The War on Disco

Monday night's new AMERICAN EXPERIENCE explores the cultural movement that gave rise to disco and the backlash that tried to destroy it.

American Experience

MONDAY at 9:00PM

There was a time when on Halloween night you might see trick or treaters dressed up as John Travolta in the movie Saturday Night Fever - or perhaps even wearing the attire of one of The Village People. Disco began to dominate American popular music in the 1970s, taking over clubs, radio stations, and record sales... even films.  But not everyone loved the music. Die hard rock fans viewed disco as shallow and superficial - and possibly something worse. The War on Disco, a new documentary produced by Lisa Q. Wolfinger and Rushmore DeNooyer for AMERICAN EXPERIENCE, explores the rise of disco and the culture war that it ignited.

Felipe Rose of the Village People dances on a bar, 1980.Originating in underground Black and gay clubs, disco had unseated rock as America’s most popular music by the late 1970s.  Its roots lay in the urban subculture, and the artists who created it were predominantly African American and Latino. In the gay dance clubs where it first flourished, disco was much more than music — it was an expression of pride.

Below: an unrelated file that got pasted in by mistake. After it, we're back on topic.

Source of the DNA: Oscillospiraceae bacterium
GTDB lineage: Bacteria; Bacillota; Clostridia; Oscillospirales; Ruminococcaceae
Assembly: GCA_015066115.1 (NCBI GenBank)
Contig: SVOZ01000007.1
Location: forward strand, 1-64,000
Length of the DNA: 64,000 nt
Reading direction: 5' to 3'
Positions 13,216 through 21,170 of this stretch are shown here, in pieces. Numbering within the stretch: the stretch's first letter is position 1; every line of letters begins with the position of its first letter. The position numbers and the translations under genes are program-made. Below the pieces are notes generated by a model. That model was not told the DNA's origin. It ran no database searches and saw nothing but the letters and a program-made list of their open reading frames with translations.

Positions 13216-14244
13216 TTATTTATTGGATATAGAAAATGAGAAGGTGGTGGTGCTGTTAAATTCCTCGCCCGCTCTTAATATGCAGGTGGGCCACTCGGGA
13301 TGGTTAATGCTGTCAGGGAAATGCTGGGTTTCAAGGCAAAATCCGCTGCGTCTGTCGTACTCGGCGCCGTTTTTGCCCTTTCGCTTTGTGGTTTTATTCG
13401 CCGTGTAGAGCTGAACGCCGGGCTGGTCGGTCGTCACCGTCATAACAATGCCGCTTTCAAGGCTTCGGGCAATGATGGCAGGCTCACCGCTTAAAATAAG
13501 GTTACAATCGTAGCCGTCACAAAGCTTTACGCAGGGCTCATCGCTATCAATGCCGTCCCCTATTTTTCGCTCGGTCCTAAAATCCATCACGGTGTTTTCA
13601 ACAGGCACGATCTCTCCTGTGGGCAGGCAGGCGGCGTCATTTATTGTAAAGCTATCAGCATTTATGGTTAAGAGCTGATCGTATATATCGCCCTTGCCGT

Chicago DJ Steve Dahl played the music of AC/DC, Aerosmith, the Rolling Stones and other rock groups at WDAI Radio. On Christmas Eve 1978, he was told that the station was changing formats to disco and he was out of a job. Dahl was snapped up by a new radio station, WLUP, but feeling bitter and betrayed by WDAI, his anti-disco diatribes began and proved popular with audiences.

Disco was about electronic music; disco fans liked the clubs where if you didn’t look good enough, you couldn’t get in,” said Lee Abrams, inventor of the “Album Oriented Rock” (AOR) radio format. “Rockers loved big concerts, real drummers, real guitar players — rock was about jeans and a T-shirt. . . Rockers were just angry at disco because they felt sort of threatened by it.”

War on Disco recounts the events of July 12, 1979 when a promotional event designed to increase attendance at a White Sox game at Chicago's Comiskey Park and billed as a "Disco Demolition Night" drew a crowd of more than 50,000, and resulted in a mob storming the field and destroying the batting cage, bases and more.


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